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New Research Shows That Neanderthals Were Artists

We always assumed humans were the only species to create art. It now seems we were wrong.
A visitor looks at El Neandertal Emplumado, a scientific recreation of the face of a Neanderthal who lived some 50,000 years ago by Italian scientist Fabio Fogliazza, at the Museum of Human Evolution in Burgos, Spain, on June 10th, 2014.

A visitor looks at El Neandertal Emplumado, a scientific recreation of the face of a Neanderthal who lived some 50,000 years ago by Italian scientist Fabio Fogliazza, at the Museum of Human Evolution in Burgos, Spain, on June 10th, 2014. 

Culture snobs use derogatory terms for people who have no appreciation for fine art. "Philistines!" we'll huff. Or, worse, "Neanderthals!"

It now appears that the latter invective is unfair—to Neanderthals.

New, sophisticated dating techniques reveal that cave paintings on the Iberian Peninsula were created at least 65,000 years ago—many millennia before our Homo sapiens ancestors made their way to the continent. That means the Stone Age Cézannes who painted them were members of our often-derided rival species.

"Neanderthals created meaningful symbols in meaningful places," co-author Paul Pettitt of Durham University said in announcing the findings, which are published in the journal Science.

That ability has long been seen as "one of the main pillars of what makes us human," in the words of the study's lead author, Dirk Hoffmann of the Max Planck Institute. So this news may be a bit deflating to our collective ego.

"I think this finding forces us to reconsider some of our preconceptions about art and civilization," says Steven Tepper, dean of the Herberger Institute for Design and the Arts at Arizona State University. "We tend to see art as a form of cultivated human thought and expression and an appreciation of beauty and form. But art is an attempt to make meaning, beyond simple transactions and exchanges, and meaning is required whenever we confront change—in our personal lives, in our relations to others, and to our environment. Neanderthals confronted change and searched for meaning, just as Homo sapiens did."

The research team examined ancient art on the walls of three caves in Spain—one of which, in Andalusia, feature more than 1,000 "paintings and engravings in a vast array of forms, including hand stencils and prints; numerous dots, discs, lines, and other geometric shapes; and figurative representations of animals, including horses, deer, and birds."

The researchers removed tiny bits of carbonate deposits that built up on top of the paintings over the centuries. They then determined the age of the paintings using a newly available, highly precise technique, which measures trace amounts of the radioactive elements uranium and thorium.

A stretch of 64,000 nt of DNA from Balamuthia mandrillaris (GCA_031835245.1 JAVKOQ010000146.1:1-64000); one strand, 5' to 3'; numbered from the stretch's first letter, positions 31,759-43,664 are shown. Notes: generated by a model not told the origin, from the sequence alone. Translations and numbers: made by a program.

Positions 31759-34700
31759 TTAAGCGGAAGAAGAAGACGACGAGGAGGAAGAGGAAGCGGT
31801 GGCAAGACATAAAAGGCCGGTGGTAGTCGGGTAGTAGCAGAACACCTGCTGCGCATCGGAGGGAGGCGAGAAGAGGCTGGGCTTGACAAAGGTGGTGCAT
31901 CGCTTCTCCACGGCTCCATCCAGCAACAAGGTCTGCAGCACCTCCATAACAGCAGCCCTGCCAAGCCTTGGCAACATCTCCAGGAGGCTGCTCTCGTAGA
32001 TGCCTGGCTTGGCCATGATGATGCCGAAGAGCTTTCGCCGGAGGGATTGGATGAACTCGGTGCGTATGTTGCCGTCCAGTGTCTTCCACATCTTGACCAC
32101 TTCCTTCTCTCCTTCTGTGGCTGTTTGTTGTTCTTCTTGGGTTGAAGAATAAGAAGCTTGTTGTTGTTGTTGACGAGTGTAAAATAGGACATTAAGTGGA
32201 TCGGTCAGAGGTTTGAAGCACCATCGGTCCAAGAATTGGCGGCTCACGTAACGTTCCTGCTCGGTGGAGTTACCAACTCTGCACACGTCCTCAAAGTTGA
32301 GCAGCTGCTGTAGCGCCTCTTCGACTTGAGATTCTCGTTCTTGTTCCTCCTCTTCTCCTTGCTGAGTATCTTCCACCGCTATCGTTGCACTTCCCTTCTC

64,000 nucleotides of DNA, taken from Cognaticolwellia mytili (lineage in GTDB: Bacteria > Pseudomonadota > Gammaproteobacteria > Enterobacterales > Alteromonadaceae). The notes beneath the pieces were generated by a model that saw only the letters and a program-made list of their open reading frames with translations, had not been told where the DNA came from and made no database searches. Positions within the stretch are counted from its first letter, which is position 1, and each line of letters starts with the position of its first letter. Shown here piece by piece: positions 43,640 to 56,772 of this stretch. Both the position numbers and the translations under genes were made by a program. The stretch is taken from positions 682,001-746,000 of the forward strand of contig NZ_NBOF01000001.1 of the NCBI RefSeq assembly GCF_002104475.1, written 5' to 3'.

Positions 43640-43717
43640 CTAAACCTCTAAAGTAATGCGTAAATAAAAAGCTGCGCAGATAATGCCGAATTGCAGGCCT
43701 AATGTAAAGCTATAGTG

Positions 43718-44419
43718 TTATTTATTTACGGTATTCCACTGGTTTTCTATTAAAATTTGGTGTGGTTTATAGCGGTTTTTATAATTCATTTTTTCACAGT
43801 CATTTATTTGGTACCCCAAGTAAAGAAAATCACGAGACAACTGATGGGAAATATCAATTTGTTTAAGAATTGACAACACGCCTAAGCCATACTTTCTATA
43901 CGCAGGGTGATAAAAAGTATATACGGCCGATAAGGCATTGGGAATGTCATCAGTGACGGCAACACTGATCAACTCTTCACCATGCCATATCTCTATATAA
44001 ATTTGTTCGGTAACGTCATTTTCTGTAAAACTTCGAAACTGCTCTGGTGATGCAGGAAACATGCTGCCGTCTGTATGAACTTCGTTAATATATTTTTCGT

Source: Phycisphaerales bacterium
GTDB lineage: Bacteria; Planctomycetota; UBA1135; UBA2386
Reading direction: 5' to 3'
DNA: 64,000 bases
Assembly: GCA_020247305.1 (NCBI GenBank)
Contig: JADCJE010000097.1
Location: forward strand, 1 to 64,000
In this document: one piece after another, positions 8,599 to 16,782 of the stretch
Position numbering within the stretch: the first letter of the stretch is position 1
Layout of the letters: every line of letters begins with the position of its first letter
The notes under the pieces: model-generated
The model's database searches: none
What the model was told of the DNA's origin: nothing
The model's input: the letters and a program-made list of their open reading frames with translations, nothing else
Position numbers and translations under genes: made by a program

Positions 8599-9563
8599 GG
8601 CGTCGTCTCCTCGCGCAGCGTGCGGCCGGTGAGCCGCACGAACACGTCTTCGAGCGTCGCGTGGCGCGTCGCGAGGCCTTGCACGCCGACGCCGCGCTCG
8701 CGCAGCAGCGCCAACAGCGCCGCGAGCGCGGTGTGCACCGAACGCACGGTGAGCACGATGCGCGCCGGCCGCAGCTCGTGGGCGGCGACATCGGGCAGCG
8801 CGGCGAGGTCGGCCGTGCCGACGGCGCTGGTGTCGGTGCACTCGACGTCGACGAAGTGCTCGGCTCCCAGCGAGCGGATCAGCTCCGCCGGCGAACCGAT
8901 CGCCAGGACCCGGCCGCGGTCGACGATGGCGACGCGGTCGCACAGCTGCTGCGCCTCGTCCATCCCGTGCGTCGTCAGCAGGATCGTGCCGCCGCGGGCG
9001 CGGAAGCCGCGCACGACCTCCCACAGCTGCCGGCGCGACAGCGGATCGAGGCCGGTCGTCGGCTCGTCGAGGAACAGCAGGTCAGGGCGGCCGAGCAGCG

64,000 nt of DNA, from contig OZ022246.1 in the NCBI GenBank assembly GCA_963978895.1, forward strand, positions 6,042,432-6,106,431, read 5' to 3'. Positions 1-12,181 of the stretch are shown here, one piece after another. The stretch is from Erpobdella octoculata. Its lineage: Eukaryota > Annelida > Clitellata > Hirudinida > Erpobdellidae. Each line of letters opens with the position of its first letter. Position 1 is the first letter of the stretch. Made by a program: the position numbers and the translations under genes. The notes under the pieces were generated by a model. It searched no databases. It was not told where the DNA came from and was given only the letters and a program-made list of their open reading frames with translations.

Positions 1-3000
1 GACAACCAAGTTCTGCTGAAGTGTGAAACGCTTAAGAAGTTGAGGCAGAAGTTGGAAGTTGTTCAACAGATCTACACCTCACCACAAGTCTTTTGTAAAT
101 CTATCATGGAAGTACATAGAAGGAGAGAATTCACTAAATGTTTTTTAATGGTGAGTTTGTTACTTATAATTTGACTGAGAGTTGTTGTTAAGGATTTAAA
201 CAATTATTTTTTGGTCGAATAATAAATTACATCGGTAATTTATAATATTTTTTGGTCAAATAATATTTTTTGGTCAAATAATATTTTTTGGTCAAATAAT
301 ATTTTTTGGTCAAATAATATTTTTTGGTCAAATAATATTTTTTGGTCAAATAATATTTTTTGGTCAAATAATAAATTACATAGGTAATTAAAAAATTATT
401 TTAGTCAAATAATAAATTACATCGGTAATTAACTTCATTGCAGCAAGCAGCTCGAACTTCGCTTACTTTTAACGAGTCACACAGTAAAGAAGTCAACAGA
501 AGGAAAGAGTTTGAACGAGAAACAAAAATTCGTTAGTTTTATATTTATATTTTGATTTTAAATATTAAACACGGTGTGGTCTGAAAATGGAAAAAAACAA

HOW OUR UNDERSTANDING OF NEANDERTHALS HAS DRAMATICALLY—AND RAPIDLY—SHIFTED: The discovery of an ancient man with a recent Neanderthal ancestor illustrates how quickly the science of Stone Age humans has changed.

"The paintings we dated are, by far, the oldest known cave art in the world," said co-author Chris Standish, an archaeologist at the University of Southampton. "[They] were created at least 20,000 years before modern humans arrived in Europe from Africa. Therefore, they must have been painted by Neanderthals."

And they can't be dismissed as random doodles.

"Hand stencils (which, unlike positive hand prints, cannot be created by accident) require a light source, and previous selection and preparation of the coloring material—evidence of premeditated creation," the researchers write.

"Because a number of hand stencils seem to have been deliberately placed in relation to natural features in caves, rather than randomly created on accessible surfaces, it is difficult to see them as anything but meaningful symbols placed in meaningful places."

Psychologist Dean Keith Simonton of the University of California–Davis, who has studied aesthetics and human creativity, isn't especially surprised by this news.

"We're increasingly realizing that the Neanderthals always got a bum rap ever since their discovery," he says. "At the beginning, in fact, they were treated like some kind of missing link between humans and the anthropoid apes. Just look at those old and now repudiated reconstructions of how they looked. Yet we are increasingly learning more and more about how close to our species they really were—close enough that the two species or subspecies may have fallen in love and raised families together."

Such things can happen when you mingle at art exhibits.

A related study, to be published Friday in the journal Science Advances, takes us even further back in time. It reports that signs of artistic activity found in a sea cave in southeast Spain—including "shell containers that feature residues of complex pigmentatious mixtures"—appear to be 115,000 to 120,000 years old.

That research team, also led by Dirk Hoffmann, concludes: "It is possible that the roots of symbolic material culture may be found among the common ancestor of Neanderthals and modern humans, more than half a million years ago."

In other words, the impulse to create art appears to predate us as a species.

"So art-making is not an elevation of human cognition, although some forms of symbolic manipulation require more complex thinking," says ASU's Tepper, who was not involved in this research. "Art is experience—to quote philosopher John Dewey—or the struggle to make sense of our world. We will never know the other forms of art that might predate visual expressions—body movement, gesture, sound. The question is when did sentient beings begin to make meaning in whatever form—and that is clearly much earlier than we imagined."